Ayala straddles science and religion by speaking both languages extremely well (and with a Castilian accent). Despite his prolific—and time-consuming—activity in the public arena, he keeps his molecular genetics at the cutting edge. As in his theological debates, he enjoys challenging accepted scientific ideas. Ayala’s early work was the first to demonstrate the extensive nature of genetic variation and the action of natural selection at the protein level. His measures led to important modifications to the theory of the uniform “molecular clock,” which is used to time when species diverged from a common ancestor, based on differences in either protein structure or DNA. He no longer maintains a wet lab but collaborates extensively.
Ayala graduated in physics at the University of Madrid, then worked in a geneticist’s lab while studying theology at the Pontifical Faculty of San Esteban in Salamanca, Spain. By his ordination in 1960 he had already decided to pursue science instead of a ministerial role. At the monastery Darwinism had never been perceived as an enemy of Christian faith. So a year later, when Ayala moved to New York City to pursue a doctorate in genetics, the prevailing U.S. view of a natural hostility between evolution and religion was a shock.
Ever since, Ayala has attempted to address religious skepticism about Darwin’s theory. At first, he recalls, his scientific colleagues were wary and took the position that researchers should not engage in religious discussions. By 1981, when the Arkansas legislature voted to give creationism equal time in schools, the mood began to change. The National Academy of Sciences prepared an amicus curiae brief for a Supreme Court case on the Louisiana “Creation Act” and asked Ayala to lead the effort. The booklet became the 1984 Science and Creationism: A View from the National Academy of Sciences.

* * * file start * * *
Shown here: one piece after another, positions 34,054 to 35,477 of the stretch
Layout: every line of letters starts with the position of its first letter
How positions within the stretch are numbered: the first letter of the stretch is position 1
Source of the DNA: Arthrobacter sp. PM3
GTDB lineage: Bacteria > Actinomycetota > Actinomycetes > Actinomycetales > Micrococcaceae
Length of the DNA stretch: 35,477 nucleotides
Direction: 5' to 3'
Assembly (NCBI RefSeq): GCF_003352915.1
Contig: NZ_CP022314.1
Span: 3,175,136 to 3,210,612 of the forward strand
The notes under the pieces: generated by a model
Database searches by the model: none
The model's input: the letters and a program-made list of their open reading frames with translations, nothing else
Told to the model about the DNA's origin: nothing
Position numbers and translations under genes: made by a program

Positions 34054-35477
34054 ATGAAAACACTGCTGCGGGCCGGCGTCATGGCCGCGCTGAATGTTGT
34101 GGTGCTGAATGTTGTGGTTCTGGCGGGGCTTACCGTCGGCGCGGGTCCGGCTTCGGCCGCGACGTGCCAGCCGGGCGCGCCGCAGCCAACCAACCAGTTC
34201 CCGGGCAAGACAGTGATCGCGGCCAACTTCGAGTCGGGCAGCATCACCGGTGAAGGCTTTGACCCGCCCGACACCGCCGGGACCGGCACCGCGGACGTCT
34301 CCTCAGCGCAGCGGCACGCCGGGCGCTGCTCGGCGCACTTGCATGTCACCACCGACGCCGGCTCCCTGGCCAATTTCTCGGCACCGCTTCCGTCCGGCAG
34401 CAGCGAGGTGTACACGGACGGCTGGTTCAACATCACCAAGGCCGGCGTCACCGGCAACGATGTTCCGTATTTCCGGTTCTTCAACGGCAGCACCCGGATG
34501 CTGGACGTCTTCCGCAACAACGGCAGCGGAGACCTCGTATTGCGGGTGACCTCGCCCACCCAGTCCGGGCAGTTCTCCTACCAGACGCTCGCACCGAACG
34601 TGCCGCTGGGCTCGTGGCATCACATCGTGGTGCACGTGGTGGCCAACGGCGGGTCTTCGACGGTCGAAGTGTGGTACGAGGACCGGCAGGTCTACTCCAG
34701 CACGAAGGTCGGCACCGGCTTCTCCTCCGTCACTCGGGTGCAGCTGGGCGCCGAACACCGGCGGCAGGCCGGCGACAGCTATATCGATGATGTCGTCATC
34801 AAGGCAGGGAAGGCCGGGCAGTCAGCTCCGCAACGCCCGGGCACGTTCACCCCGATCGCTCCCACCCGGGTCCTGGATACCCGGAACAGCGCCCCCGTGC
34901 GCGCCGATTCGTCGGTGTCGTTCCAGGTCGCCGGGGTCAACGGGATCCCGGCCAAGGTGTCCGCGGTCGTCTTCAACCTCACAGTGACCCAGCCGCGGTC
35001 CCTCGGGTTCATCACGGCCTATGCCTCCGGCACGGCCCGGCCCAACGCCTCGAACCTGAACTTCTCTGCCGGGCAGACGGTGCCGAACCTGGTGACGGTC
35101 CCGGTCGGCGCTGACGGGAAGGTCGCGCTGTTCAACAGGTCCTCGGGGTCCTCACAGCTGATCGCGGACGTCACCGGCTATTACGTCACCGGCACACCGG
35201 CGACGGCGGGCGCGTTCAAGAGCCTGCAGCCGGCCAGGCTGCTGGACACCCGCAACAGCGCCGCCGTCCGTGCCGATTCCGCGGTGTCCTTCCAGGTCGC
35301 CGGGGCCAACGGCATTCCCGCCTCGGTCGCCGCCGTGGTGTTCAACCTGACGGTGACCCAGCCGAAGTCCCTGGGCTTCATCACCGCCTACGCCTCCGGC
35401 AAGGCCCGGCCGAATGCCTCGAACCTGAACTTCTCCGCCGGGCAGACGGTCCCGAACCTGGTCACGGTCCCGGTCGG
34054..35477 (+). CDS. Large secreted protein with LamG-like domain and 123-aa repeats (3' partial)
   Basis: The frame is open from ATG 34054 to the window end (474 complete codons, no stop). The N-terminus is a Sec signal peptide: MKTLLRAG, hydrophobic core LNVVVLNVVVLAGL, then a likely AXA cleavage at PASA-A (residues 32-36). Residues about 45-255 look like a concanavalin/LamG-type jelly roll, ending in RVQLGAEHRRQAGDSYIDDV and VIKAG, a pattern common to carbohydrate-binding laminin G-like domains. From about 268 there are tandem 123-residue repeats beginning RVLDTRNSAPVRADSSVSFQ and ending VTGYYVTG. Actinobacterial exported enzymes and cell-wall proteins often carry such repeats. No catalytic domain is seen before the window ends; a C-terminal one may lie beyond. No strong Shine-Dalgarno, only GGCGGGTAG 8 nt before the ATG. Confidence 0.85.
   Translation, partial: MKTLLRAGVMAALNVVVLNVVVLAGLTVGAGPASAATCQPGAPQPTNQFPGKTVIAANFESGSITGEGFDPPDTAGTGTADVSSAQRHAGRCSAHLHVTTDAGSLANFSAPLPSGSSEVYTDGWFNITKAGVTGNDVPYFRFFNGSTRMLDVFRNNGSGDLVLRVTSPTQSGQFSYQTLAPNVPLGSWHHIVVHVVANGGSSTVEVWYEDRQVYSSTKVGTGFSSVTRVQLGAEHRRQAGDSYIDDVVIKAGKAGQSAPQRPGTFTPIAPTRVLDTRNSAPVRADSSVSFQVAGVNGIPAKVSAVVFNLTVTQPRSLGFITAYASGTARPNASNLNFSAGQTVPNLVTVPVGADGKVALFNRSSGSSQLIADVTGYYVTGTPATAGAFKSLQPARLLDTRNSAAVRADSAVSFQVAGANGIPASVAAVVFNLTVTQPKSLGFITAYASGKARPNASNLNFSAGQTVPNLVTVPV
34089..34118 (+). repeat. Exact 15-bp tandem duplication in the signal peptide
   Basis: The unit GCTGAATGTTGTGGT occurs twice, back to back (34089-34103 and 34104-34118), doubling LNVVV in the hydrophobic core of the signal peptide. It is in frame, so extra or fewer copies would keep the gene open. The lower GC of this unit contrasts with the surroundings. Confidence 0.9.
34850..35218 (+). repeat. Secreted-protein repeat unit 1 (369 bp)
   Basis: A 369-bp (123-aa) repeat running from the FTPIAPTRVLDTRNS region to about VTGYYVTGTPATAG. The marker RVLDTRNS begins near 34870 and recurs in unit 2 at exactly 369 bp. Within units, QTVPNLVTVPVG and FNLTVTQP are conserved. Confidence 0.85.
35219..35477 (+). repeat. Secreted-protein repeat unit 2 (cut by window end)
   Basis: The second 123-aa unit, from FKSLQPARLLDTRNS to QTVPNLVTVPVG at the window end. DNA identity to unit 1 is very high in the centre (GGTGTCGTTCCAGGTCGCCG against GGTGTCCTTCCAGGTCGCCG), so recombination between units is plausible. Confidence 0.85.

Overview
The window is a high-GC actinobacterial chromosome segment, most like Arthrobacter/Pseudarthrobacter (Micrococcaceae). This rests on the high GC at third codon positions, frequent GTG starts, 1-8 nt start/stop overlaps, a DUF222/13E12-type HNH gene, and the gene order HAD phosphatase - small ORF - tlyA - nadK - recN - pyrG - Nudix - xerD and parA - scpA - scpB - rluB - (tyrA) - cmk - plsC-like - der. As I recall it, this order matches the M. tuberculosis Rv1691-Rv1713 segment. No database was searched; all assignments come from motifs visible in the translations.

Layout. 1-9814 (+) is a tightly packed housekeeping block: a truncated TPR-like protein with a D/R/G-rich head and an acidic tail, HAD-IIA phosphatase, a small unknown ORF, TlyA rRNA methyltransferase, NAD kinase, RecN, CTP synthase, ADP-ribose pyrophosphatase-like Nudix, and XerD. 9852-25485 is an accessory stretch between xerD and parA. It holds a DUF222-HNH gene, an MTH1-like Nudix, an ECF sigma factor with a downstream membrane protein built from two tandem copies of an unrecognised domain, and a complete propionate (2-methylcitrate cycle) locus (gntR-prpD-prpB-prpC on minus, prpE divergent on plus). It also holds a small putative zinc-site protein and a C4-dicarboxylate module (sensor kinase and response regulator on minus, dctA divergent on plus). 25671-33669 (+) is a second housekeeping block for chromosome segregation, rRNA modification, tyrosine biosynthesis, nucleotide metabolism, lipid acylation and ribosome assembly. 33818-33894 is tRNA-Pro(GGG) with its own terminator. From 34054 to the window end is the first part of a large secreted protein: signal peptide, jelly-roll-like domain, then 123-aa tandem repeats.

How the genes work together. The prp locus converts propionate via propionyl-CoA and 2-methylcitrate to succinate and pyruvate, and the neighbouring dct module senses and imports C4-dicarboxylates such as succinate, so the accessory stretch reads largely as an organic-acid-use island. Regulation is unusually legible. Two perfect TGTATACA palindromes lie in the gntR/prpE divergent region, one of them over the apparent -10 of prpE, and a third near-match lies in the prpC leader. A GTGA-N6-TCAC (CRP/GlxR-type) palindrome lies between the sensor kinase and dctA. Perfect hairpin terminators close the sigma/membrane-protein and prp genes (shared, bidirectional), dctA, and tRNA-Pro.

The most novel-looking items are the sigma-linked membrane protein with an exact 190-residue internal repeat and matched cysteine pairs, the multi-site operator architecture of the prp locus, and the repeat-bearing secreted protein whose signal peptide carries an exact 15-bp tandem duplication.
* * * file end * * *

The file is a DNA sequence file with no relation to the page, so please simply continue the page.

For the second edition in 1999 Ayala presented the idea of incorporating the words of some theologians but recalls, “I was almost eaten alive.” In the third edition, published this year, one section features statements by four religious denominations and three scientists on the compatibility of evolution with religious beliefs.
Ayala is again giving his colleagues pause by sitting on the advisory board of the John Templeton Foundation, which paid out $70 million in grants last year alone for research and scholarly programs “engaging life’s biggest questions.” Some scientists complain that the organization’s main mission is to inject religion into science. But Ayala defends Templeton’s interest in connecting science to religious life. The foundation has “started to do very good things in recent years,” he explains.
Even so, some philosophers of science, such as Philip Kitcher of Columbia University, have come to believe that evolution and belief in a providential creator cannot coincide. Kitcher admires Ayala but complains that “he has residual supernaturalist tendencies.” For others, Ayala’s approach of debating theological questions and clearly explaining the science is not enough. When two thirds of the public profess a commitment to creationism, argues Stanford University evolutionary biologist Joan E. Roughgarden, the situation is dire. In 2006 Roughgarden wrote what she calls a “religious book” that detailed ideas and examples of evolution written in the Bible. The daughter of Episcopalian missionaries, Roughgarden says she meets believers on their turf—and has even given sermons on evolution from the pulpit. The heart of the debate rests not in theological concepts like explaining evil, she insists, but in the pews.
Sometimes Ayala sounds ready to go there, as when he talks about the vision of God as the author of the universe. But he is unwilling to affirm or deny a personal belief in God, preferring to stick with philosophy. Smart people are being told their faith is incompatible with science. It is his goal, Ayala says, to help believers see evolution as an ally.[break]
Note: This story was originally published with the title, "The Christian Man's Evolution".